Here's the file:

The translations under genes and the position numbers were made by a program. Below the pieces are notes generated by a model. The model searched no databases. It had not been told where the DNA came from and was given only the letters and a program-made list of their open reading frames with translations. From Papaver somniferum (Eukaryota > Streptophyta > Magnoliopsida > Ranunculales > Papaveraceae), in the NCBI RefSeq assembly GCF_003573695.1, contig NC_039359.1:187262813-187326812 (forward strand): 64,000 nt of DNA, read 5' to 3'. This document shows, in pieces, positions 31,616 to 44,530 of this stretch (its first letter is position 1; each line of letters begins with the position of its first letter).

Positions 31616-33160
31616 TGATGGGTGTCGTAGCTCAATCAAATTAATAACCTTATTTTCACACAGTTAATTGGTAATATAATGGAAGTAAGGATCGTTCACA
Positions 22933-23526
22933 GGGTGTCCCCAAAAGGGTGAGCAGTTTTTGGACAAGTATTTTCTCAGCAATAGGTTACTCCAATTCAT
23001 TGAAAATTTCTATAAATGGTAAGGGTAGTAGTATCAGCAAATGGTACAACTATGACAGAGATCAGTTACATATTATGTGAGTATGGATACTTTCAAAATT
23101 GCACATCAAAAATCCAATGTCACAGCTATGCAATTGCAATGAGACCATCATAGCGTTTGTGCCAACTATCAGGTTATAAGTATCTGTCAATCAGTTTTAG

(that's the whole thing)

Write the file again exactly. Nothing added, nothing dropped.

The translations under genes and the position numbers were made by a program. Below the pieces are notes generated by a model. The model searched no databases. It had not been told where the DNA came from and was given only the letters and a program-made list of their open reading frames with translations. From Papaver somniferum (Eukaryota > Streptophyta > Magnoliopsida > Ranunculales > Papaveraceae), in the NCBI RefSeq assembly GCF_003573695.1, contig NC_039359.1:187262813-187326812 (forward strand): 64,000 nt of DNA, read 5' to 3'. This document shows, in pieces, positions 31,616 to 44,530 of this stretch (its first letter is position 1; each line of letters begins with the position of its first letter).

Positions 31616-33160
31616 TGATGGGTGTCGTAGCTCAATCAAATTAATAACCTTATTTTCACACAGTTAATTGGTAATATAATGGAAGTAAGGATCGTTCACA
Positions 22933-23526
22933 GGGTGTCCCCAAAAGGGTGAGCAGTTTTTGGACAAGTATTTTCTCAGCAATAGGTTACTCCAATTCAT
23001 TGAAAATTTCTATAAATGGTAAGGGTAGTAGTATCAGCAAATGGTACAACTATGACAGAGATCAGTTACATATTATGTGAGTATGGATACTTTCAAAATT
23101 GCACATCAAAAATCCAATGTCACAGCTATGCAATTGCAATGAGACCATCATAGCGTTTGTGCCAACTATCAGGTTATAAGTATCTGTCAATCAGTTTTAG